US astronomers unveil 10-year plan
Aug 13, 2010 5 comments
Astronomers in the US have identified the highest priority research activities in astronomy and astrophysics for the coming decade. The decadal survey, released today by the National Research Council, says understanding the nature of dark energy, studying the formation of galaxies and black holes, and seeking nearby habitable planets are the most important science objectives for the next 10 years and beyond. Their decisions are influenced by the opportunity of international collaboration and for the first time the decadal survey also takes into account the project’s technical feasibility as well as its cost and current schedule
The survey, which included the input of over 200 scientists, prioritizes projects in four categories – large and mid-size space-based missions, as well as large and mid-size ground-based telescopes.
Two projects that will study dark energy – a mysterious substance that accounts for 74% of the total mass-energy of the universe and is causing its rate of expansion to increase – are given the highest priority in the large space-based and the large ground-based categories.
The search for alien worlds
The Wide-Field Infrared Survey Telescope (WFIRST), which has an estimated cost of $1.6bn and is scheduled for launch in 2020, is given top priority in the large space-based class. WFIRST will take measurements of supernova distances, gravitational lensing and measure baryon acoustic oscillations – clustering of matter due to acoustic waves that propagated in the early universe – to determine the effect of dark energy on the evolution of the universe.
The committee chose WFIRST, which is a collaboration between NASA and the US Department of Energy, as top priory as it offers a chance for international participation. It also presents a relatively low technical and cost risk making its completion "feasible within the decade, even in a constrained budgetary environment". The telescope is based on a design for the planned $650m Joint Dark Energy mission, which will now be amalgamated with a mission to search for exoplanets.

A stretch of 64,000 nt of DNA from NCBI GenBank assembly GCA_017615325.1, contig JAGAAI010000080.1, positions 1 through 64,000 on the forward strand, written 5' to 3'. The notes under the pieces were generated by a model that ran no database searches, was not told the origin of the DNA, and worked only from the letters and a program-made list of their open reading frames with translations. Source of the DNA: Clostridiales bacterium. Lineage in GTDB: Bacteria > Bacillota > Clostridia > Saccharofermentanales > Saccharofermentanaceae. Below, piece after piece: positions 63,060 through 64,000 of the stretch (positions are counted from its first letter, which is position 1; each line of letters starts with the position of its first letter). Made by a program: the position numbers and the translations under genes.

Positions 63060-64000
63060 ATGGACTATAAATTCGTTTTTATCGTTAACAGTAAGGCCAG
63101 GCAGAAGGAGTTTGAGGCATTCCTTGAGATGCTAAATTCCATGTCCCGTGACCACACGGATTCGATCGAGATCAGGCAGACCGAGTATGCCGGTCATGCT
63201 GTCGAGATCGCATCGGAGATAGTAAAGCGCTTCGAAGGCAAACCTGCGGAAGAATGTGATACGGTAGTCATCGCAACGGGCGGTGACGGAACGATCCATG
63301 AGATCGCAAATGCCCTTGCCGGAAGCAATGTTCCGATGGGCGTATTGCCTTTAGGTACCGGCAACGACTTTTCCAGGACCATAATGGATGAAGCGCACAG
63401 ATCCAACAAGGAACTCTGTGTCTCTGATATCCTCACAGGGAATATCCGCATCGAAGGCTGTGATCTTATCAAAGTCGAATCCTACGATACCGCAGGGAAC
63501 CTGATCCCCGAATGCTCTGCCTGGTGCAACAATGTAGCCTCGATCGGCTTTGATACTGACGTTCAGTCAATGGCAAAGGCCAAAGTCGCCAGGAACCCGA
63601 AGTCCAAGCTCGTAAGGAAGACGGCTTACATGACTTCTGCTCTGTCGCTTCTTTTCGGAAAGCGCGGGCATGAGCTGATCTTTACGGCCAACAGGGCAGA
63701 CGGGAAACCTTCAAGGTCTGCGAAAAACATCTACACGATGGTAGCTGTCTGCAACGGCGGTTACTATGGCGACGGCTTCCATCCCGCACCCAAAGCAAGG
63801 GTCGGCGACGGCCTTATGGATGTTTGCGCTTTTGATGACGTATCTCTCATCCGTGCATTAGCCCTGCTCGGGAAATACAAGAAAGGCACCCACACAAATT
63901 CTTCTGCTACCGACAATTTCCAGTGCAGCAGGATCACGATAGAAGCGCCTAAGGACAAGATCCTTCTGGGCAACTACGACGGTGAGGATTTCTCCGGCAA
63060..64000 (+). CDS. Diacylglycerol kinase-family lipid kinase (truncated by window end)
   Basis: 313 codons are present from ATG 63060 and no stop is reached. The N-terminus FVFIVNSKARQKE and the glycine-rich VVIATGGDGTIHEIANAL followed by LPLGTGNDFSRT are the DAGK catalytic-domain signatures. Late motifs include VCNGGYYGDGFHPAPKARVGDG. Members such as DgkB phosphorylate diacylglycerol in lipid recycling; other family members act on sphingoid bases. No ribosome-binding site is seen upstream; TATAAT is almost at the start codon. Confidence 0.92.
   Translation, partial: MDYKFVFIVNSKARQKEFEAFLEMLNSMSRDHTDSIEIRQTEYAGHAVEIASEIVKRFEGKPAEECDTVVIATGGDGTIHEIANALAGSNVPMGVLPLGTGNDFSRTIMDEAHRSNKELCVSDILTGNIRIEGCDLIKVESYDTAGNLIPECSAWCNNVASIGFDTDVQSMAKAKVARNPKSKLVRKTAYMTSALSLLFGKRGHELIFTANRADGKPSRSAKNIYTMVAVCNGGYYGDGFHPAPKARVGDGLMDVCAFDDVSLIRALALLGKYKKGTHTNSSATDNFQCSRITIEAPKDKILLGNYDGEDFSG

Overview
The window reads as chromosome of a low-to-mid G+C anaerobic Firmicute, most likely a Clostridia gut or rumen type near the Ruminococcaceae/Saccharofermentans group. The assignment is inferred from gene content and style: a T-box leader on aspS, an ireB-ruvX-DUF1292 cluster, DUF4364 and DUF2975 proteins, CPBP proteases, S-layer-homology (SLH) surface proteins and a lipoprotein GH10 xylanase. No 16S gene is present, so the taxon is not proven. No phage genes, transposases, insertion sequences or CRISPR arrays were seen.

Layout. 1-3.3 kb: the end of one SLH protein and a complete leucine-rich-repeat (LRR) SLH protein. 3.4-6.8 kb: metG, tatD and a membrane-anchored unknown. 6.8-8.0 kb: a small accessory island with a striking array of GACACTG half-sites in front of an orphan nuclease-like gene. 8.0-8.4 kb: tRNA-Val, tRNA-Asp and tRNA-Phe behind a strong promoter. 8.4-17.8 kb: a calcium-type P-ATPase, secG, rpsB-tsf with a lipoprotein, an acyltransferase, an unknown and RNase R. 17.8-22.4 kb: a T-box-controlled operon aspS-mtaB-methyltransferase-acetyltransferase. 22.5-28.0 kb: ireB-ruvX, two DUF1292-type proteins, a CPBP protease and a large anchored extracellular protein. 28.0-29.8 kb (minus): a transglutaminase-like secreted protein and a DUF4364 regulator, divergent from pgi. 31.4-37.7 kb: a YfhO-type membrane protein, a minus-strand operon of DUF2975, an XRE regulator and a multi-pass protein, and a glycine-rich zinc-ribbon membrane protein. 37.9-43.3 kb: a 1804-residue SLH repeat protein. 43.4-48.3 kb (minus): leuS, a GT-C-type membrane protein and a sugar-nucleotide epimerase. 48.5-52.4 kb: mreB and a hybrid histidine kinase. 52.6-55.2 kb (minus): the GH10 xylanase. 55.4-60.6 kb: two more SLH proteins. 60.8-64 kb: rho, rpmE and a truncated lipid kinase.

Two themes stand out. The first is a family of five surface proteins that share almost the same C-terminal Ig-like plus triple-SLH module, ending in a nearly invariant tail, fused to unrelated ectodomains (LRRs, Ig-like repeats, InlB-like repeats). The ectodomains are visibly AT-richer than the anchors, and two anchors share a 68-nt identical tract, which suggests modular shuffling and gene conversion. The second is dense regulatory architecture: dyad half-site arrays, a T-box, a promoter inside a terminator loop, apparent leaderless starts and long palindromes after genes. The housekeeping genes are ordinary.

"WFIRST not only gets at all the dark energy [priorities], but it also has significant capability in exoplanet science and will do outstanding work in infrared survey science," Michael Turner, a cosmologist at the University of Chicago and the Kavli Institute for Cosmological Physics told physicsworld.com. Turner, who served on the 23-member committee for the decadal survey, also notes that the survey did not reject the idea of a possible collaboration with the European Space Agency (ESA) to combine its planned Euclid dark-energy mission with WFIRST.
Top priority for large ground-based missions is given to another telescope that will attempt to study the nature of dark energy and dark matter. The $465m Large Synoptic Survey Telescope (LSST), which when complete in 2015 will survey the entire sky every three nights with an 8.4 m optical telescope in Chile. The telescope came top in the ground-based category due to its "capacity to address so many of the science goals" of the decadal survey.
"This is extremely good news for the project, and a great relief," says astronomer Andrew Lawrence from the University of Edinburgh who was attending a meeting about the LSST in Arizona this week. "It does not guarantee that it will now get the rest of its funding, but it is a very good bet." Construction of LSST is due to begin in 2013, which will take around two years. After a year of testing, science operations are then set to begin in 2015.